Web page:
What about the girl? What station did she need to get off at? The rail car slowed as it found a bend in the tracks, and the overhead lights flickered. Momentary darkness. Better to wake the girl now and ask what station she needed, or just wait until they stopped again to know where in the line they currently were? After a moment’s deliberation Akina settled on the former and raised her left hand.

“Don’t move.” The girl’s voice was low and soft. A whisper. Akina carefully lowered her hand back to her lap.

“Why?” She asked, in a similar tone.

“There’s a man, he’s been moving one seat closer every time the lights flicker.” The girl said. Carefully, Akina allowed her gaze to return to the corner of the car. Hard to say if he was closer or not. A bump in the tracks brought about another flicker of the lights. She didn’t see motion in the dark, but the man was.

“I see him.” She said, closing her eyes.

“I was going to wake you so we could run off the train together at the next stop.” The girl said.

“How long has it been?” Akina asked.

“What?”

“Since the last station.” Akina said. The girl was silent for a moment. The wheels of the car ‘thunked’ over a bump. Was that the sound of cloth rustling?

“Maybe ten, fifteen minutes ago.” She said, finally. Akina frowned.

“Did you recognize the name of the previous station?”

The girl was quiet for another moment. The lights overhead buzzed faintly, a murmur which existed just above the rumble of the wheels. How many empty seats had there been? Seven or eight perhaps.

“No.” The girl said quietly. “I don’t remember the name, but I didn’t know it.”

“And did other people get off there?” Akina asked. She could feel the girl’s head shift on her shoulder. ‘Thump, thump.’

“No, I-“ she swallowed, “I uh, when I woke up the car was already empty.”

“Ah.”

Things in the back of her mind clicked into place, like the frame of an incomplete puzzle with just enough done that you could make out the picture. Akina allowed her eyelids to crack open. It was dimmer now in the car, and in the edge of vision she could see the shape of the man. Four seats and he would be across from them. An unlucky number, that.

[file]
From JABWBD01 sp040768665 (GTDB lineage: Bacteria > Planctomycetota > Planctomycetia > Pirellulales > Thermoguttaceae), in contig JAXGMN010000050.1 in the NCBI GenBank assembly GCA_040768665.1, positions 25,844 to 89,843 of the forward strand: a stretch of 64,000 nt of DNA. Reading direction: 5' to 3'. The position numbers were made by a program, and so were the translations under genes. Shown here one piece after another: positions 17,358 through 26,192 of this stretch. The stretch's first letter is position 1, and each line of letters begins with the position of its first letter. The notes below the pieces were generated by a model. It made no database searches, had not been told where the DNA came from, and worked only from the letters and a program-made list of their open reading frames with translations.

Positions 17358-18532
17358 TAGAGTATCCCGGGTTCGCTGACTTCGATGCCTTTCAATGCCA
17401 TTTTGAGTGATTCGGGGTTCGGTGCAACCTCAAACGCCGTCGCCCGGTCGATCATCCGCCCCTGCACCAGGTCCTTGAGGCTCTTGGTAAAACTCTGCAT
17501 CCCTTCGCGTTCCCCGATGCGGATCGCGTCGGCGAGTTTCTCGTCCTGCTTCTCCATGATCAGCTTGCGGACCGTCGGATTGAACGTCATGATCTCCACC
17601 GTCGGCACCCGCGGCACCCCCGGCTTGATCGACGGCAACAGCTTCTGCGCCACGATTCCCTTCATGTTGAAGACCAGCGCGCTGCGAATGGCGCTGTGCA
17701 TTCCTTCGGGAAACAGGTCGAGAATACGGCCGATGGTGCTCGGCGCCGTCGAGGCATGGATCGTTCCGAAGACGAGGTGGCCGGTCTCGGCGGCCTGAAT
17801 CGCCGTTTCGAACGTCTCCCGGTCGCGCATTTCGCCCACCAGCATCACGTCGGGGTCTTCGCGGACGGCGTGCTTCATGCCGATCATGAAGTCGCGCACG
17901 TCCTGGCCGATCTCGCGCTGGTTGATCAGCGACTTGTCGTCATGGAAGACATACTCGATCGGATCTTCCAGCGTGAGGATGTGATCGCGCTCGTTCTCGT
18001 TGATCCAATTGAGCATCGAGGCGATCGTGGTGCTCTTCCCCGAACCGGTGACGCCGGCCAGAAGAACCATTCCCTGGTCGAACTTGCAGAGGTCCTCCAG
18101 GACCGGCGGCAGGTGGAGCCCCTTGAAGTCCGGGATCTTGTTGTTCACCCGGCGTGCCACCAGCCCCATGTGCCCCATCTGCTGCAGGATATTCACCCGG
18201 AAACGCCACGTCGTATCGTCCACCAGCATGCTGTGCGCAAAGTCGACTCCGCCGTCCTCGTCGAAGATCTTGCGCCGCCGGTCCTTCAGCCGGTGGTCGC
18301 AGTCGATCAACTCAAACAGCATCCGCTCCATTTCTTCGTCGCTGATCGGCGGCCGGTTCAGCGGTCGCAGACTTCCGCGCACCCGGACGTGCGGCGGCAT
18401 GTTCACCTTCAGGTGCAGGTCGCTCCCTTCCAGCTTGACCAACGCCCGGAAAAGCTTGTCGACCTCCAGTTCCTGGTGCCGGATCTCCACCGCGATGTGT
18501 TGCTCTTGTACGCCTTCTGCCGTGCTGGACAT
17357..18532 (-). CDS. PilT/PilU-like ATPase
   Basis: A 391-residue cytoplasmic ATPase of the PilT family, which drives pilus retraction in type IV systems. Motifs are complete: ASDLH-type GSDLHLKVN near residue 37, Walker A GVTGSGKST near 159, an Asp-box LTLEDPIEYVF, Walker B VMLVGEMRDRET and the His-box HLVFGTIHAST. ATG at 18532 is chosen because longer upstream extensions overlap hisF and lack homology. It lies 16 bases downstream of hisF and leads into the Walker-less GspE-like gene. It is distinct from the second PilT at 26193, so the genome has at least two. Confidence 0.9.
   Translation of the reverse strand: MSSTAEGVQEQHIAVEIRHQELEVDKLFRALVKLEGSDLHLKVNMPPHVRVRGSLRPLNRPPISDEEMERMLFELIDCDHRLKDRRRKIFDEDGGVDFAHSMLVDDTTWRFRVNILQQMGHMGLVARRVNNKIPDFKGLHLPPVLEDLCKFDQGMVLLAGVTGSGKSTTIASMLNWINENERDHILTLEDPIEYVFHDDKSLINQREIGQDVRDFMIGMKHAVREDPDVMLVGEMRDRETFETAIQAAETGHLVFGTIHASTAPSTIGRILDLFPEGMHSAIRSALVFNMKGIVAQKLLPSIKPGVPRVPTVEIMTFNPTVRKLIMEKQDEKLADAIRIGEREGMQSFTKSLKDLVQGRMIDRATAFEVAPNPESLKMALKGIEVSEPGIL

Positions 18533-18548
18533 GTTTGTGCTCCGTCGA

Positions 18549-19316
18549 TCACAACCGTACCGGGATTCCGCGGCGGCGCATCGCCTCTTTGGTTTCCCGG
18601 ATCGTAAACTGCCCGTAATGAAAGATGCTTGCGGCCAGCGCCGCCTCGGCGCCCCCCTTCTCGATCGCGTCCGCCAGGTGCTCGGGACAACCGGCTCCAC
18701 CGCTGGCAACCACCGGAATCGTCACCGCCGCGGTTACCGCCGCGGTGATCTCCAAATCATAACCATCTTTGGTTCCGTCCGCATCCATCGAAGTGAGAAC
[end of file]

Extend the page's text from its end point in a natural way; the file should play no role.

“What is it?” The girl whispered.

“What is your name, if you don’t mind me asking.” Akina said. The girl was quiet for a moment.

“Mizuki” she said. ‘Thump, thump.’

“A pleasure to meet you Mizuki-Chan.” Akina said, “now, I ask that you trust me, okay?”

“Okay.” Mizuki said. There hung a particular tang in the air, something like wet earth which had turned sour. “But what-“

Akina felt her body sway with a sudden change of momentum. The rail car was slowing. She could feel Mizuki tense.

“First, don’t open your eyes.” Akina said. The man didn’t scoot between seats. One moment he was two away, then he was one. She could hear his breath wheezing in the empty car but she didn’t dare to lift her gaze above his waist. The gray slacks of an office worker, it had once been meticulously pressed by an iron to achieve the perfect creases, though the fabric was covered with oddly shaped splotches. “Second, do not stand when the train stops.”

“What?” Mizuki breathed. The rail car rumbled as it drew into the station, and Akina closed her eyes despite how tempting it was to keep them open. There was a rustling sound as the man across the way stood. A hiss of air as the rail car’s doors slid open. Silence which lasted for a few flitters of the heart, then a tap, tap of the man’s feet. The smell of soured earth came near, and Akina again felt Mizuki tense. She could feel his presence, the sound of him drawing a breath, followed by something cold against her cheek as he released it.

“This is your stop.” The man said. His manner of speaking seemed somewhere between a demand and a simple statement of fact.

“Ah, but we are riding to the end of the line.” Akina said. She could feel Mizuki shaking.

“This is the end.” The man said.

“Is it?” Akina asked.

Tap.

Her skin prickled as if anticipating that the man would place his hand on her shoulder. Akina did not move in her seat.

“We’re tired you see, so we were planning to rest a little longer.” She said, there was an odd clicking sound, and it took Akina a moment to realize it was the sound of teeth.